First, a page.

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Taking stock after quite a year

I end this year on a bittersweet note. I haven't been able to recruit a new graduate student for the project, so things will slow down considerably after about mid-May. I'm not yet sure whether or not I'll have any summer interns.

On the other hand, I've had a very productive year at the EJLPP: in addition to a smooth transition from my first to my second (current) graduate student, I have employed a total of five undergrads. They've brought a great deal to the Project, and I'm truly grateful for them. I hope that in the near future, I'll have more students.

Last year at this time, Rudy Bond (1st grad student) and I were anticipating the publication of a blog post at Histoire du Livre, so we began 2019 on a high. We continued with a successful presentation at Emory University and closed off the year with Rudy's finishing touches on the EJLPP intern manual. In the meantime, undergrad Jasmine Webb had joined us and began the Digital Commons archive. Over the summer, undergrads Samantha Sanchez, Nesha Wright, and Michael Sullivan took up the reins; in August, we welcomed undergrad Chris Camp and MA candidate Lauren Della Piazza Hartke. It's wonderful to see how much we have accomplished during this time.

I've had the strange opportunity to see just how far we've come because I'm currently updating an article I submitted about 18 months ago, which has been held up at the editing stage for a variety of reasons. At that time, which was just when Rudy was beginning, the full database contained about 1,875 entries and we had barely begun processing the photos from our Yale University collection. Now, the database has over 4,350 entries, and we've made great strides in uploading the thousands of photographs taken at Yale, the Folger, and Emory.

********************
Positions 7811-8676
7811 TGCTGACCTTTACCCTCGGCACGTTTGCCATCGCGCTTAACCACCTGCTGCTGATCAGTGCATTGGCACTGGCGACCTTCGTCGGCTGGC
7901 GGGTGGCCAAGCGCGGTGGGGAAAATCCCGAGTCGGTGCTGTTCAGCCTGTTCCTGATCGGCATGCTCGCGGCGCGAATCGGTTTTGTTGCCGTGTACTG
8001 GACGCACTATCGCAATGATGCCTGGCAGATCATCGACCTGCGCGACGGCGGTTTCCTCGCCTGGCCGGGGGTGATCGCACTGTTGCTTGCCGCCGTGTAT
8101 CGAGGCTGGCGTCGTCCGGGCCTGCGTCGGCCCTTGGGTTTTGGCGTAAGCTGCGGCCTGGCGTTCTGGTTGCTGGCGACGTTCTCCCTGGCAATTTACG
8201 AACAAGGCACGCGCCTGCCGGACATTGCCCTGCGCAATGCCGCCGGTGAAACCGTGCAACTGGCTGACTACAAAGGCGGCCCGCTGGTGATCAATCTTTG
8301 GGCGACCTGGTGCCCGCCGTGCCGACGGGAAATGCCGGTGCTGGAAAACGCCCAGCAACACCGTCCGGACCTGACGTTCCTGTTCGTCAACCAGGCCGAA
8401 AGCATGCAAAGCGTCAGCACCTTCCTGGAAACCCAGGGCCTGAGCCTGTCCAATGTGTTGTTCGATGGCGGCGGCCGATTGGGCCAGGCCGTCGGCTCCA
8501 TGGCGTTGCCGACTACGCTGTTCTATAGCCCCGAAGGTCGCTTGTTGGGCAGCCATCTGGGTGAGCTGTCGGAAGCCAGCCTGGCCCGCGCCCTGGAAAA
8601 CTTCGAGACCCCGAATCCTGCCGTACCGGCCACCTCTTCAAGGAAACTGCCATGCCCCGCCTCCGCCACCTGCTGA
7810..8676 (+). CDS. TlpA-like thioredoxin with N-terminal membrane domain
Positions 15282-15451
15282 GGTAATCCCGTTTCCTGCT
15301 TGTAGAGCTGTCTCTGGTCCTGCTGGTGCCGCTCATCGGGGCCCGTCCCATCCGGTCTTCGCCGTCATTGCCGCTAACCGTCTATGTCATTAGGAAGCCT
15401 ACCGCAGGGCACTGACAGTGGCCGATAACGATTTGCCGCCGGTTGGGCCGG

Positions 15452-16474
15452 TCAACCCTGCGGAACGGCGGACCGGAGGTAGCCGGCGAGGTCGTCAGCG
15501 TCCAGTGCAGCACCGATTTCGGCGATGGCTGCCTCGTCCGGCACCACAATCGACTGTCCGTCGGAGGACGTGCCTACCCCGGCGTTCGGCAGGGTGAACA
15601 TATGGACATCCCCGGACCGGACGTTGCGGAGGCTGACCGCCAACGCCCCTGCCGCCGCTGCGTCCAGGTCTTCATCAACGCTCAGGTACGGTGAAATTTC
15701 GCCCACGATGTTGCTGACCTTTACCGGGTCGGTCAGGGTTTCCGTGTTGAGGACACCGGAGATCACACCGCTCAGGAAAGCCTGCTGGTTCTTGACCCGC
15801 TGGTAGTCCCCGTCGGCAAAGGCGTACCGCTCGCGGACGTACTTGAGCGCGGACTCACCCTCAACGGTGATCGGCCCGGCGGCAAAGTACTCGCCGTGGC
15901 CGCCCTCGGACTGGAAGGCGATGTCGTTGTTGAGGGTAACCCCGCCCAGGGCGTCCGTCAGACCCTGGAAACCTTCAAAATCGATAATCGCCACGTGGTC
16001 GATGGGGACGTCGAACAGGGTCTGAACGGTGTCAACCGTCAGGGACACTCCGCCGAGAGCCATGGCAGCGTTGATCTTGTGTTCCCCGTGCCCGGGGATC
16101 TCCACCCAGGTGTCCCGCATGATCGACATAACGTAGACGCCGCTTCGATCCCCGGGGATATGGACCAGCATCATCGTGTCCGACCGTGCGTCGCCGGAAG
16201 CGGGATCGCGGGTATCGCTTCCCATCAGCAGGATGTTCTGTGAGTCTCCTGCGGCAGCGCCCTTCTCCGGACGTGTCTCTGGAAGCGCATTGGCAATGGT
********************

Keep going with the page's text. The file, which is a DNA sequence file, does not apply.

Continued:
I've thought since the beginning that the data set I've compiled affords many opportunities to understand the history of the book, of education, of the Jesuits, and of libraries, and every now and then it's good to take some time to crunch the numbers. The approaching end of the year spurs me to look into what those 4,350 books tell us, and here's a little taste.


About 6.6% of the books are about martyrology, hagiography, or spiritual biography

About 1.8% are spiritual exercises

About 5% concern Jesuit mission activity

The largest single category is exegetical theology, accounting for over 7%


*Exactly* 2/3 (really-66.66666...%) are in Latin alone

The second most popular language is Italian (13.4%), followed by Spanish (7.8%), French (5.2%), and German (1.4%)

Other European languages are Albanian, Catalan, Croatian, Dutch, English, Greek, Polish, and Portuguese

Non-European languages are Arabic, Chinese, Guarani, Hebrew, Japanese, and Persian--but in total, amount to less than 0.5%


The vast majority were printed in Europe, but the data base does include one book each printed in Macao, Mexico, and Peru

France is the kingdom responsible for the largest group of books: approximately 20% were printed there. Roughly equal numbers were printed in the Low Countries and the Republic of Venice--about 13% each

About the same number of books were printed in Paris as in Rome (about 9.7% each), but the city which accounts for the largest number was Venice, with 13%.


The best-represented institutions are the colleges in Alcalá, Augsburg, Madrid, Messina, Munich, Paris, Prague, and Rome, and the professed houses in Madrid, and Messina Over 22% come from institutions in Spain proper, and another 11% from Spanish possessions in Europe Over 55% come from European territories ruled by Habsburgs

About 13.5% come from territories in the Italian peninsula and islands

I am looking forward to using these numbers, and the underlying data, over the coming years and, of course, collecting more titles. Happy holidays to everyone. Be sure to give books as presents!


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